Tree Pruning in Surrey
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Incorrect pruning destroys tree dignity, destroys tree defence systems and destroys tree beauty.
It is important to understand trees are made up of wood and wood is tissue made up of living, dying and dead cells in a highly ordered arrangement. This tissue consists of cellulose and lignin. The living cells in the tree store energy reserves for tree defences. This is why it’s so important that a tree surgeon does not over prune trees by topping, taking out too much living tissue. This badly affects the defence of trees.
However proper pruning is beneficial to tree vitality. Using a qualified Arborist, who knows correct pruning procedure will greatly help trees.
Flush cuts destroys a tree's major defence system. Pruning cuts made by tree surgeons must avoid cutting into the branch bark ridge, and the branch collar. When correct pruning cuts are made a complete circle or ‘doughnut’ of callus is formed around the cut.
When tree surgeons cut into the collar, ie flush cutting, broken rings of callus form, like a horseshoe shape. Flush cuts are ‘bad practice’ because they remove the tree’s protective boundary that forms within the branch collar. Flush cuts lead to a reduction of energy reserves in the tissue around the wound. Large cankers often form about flush cuts. which can lead to excessive sprouting. Barrier zones are severed and layers of defenceless wood is exposed.
Any dormant buds will be stimulated upon exposure and will start sprouting shoots everywhere. This growth spurt will use up a substantial amount of energy reserves which are normally needed for tree defence. Proper pruning is the removal of living, dead and dying parts of trees to benefit the trees well being. Flush cuts expose the fresh wood to infections.
Pruning of deciduous trees (those that lose their leaves in winter) is often best carried out in winter, as it is easier to see the branch structure.
Pruning of evergreen trees is often carried out in April, as they come into growth.
Exceptions to these rules include tender deciduous trees, best pruned in spring, once the risk of frost has passed, and also stone fruit trees (cherries, flowering cherries, apricots, peaches, plums and nectarines). These can be pruned in winter while young, but are later best pruned in summer. They can be at risk of catching the diseases silver leaf and bacterial canker if large branches, those thicker than your wrist, are pruned in autumn or winter.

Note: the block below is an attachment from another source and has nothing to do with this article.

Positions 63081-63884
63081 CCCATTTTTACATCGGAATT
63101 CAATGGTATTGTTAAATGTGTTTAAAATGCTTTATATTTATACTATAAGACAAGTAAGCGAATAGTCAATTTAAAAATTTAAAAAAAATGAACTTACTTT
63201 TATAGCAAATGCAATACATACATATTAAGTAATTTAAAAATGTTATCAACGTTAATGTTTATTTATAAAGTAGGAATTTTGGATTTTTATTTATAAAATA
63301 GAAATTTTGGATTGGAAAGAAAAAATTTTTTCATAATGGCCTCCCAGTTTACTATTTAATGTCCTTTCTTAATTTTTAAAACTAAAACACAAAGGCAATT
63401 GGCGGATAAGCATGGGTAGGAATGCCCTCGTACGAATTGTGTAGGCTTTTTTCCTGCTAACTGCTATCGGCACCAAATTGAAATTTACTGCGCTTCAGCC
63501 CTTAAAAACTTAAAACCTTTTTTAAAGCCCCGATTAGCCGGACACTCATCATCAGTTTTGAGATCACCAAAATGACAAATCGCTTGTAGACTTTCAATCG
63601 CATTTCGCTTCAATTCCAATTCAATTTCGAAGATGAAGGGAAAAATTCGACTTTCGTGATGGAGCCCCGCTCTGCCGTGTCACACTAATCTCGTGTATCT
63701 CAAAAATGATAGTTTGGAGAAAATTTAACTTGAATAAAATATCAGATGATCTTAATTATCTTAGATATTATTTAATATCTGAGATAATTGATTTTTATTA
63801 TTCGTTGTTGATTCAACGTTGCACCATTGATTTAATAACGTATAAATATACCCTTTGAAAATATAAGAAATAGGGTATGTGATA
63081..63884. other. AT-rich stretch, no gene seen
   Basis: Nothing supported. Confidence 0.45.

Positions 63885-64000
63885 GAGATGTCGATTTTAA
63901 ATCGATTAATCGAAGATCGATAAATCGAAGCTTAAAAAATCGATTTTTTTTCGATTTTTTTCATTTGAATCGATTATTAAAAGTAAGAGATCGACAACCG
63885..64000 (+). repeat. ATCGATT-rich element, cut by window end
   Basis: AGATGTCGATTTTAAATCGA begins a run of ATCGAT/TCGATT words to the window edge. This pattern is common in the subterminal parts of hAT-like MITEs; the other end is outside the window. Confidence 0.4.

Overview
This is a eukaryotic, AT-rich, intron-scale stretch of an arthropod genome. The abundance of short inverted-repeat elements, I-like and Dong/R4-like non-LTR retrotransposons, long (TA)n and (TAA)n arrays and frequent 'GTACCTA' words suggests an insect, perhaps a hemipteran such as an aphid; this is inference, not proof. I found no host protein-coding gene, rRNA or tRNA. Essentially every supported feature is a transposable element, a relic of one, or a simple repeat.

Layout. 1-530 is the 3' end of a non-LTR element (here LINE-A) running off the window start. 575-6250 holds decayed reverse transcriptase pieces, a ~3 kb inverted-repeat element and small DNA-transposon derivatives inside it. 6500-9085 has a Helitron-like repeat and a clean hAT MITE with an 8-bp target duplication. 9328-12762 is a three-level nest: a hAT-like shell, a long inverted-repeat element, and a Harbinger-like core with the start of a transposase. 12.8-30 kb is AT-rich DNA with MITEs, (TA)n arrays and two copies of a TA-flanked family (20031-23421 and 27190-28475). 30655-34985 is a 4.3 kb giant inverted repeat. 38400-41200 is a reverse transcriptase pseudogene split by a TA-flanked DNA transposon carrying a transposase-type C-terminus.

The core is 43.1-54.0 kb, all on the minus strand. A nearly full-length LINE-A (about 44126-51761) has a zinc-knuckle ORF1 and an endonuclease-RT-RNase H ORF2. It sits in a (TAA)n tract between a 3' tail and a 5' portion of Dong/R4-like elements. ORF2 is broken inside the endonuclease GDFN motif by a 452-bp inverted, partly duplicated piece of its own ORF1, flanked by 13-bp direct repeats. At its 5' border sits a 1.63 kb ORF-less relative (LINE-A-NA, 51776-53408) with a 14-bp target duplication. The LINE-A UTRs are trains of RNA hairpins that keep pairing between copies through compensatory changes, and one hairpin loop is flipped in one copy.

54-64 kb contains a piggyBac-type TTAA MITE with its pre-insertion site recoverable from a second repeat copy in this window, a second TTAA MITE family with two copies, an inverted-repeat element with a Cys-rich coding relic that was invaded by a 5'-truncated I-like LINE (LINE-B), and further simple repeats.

Most ornamental trees are trained in a central-leader standard, with a clear trunk and a head, or canopy, of branches.
Young trees can be trained to grow as standards with a 1-2m (3¼-6½ft) trunk.
Where trees grow with a clear central-leading branch that grows upwards ahead of the other branches, it is important not to cut this central leader, as this could spoil the final shape of the tree.
Then proceed as for a mature specimen, following the advice for the tree in question from a book such as: RHS Pruning & Training by Christopher Brickell and David Joyce, available to buy online from the RHS Book Shop.
Some trees, oaks for example, develop as central-leader standards while they are young, but then lose their leader naturally after a number of years, and develop as branched-head standards.
It is possible to reduce the final height of trees that would otherwise grow as central-leader standards by removing the leader and pruning as a branched-head standard.
It is advisable to check in a book first as to whether this technique is suitable for the tree in question, as some trees can be spoiled in shape by premature removal of the leader.
Follow the steps above as for a central-leader standard.
Where upright shoots threaten to compete with the leader of a central-leader standard tree, then a single leading shoot will have to be selected, and the others removed. Choose one that is upright and in line with rest of the tree.
Where the leader is broken by wind, snow or accidental damage, then cut it back to a strong side shoot that is growing fairly vertically. Attach a cane to this side shoot and tie the shoot in to the cane as it extends, training it upwards as a new leader.
A tree may need pruning for a variety of reasons:
Once the decision has been made to prune, your next decision is whether or not to tackle the job yourself. In the case of a large tree where you want to remove big branches in the upper area of the crown, it may be best to hire experts. Large tree pruning, in particular, can require climbing and heavy saws or even cherry-pickers and chain saws. This is a job that should be left to trained and experienced professionals. Never compromise personal safety in pruning a tree.
When a tree has outgrown its space in the garden, it will need to be reduced in size. It is better to do this sooner, rather than later, as the longer it is left, the harder it is to prune and less likely to recover.
Trees also might need to be pruned and therefore reduced in size if they have dead, diseased, crossing or torn branches.
It is usually best to try and keep tree (and shrub) growth under control with regular pruning, but this is not always practical, especially if you inherit overgrown trees and shrubs in a new garden.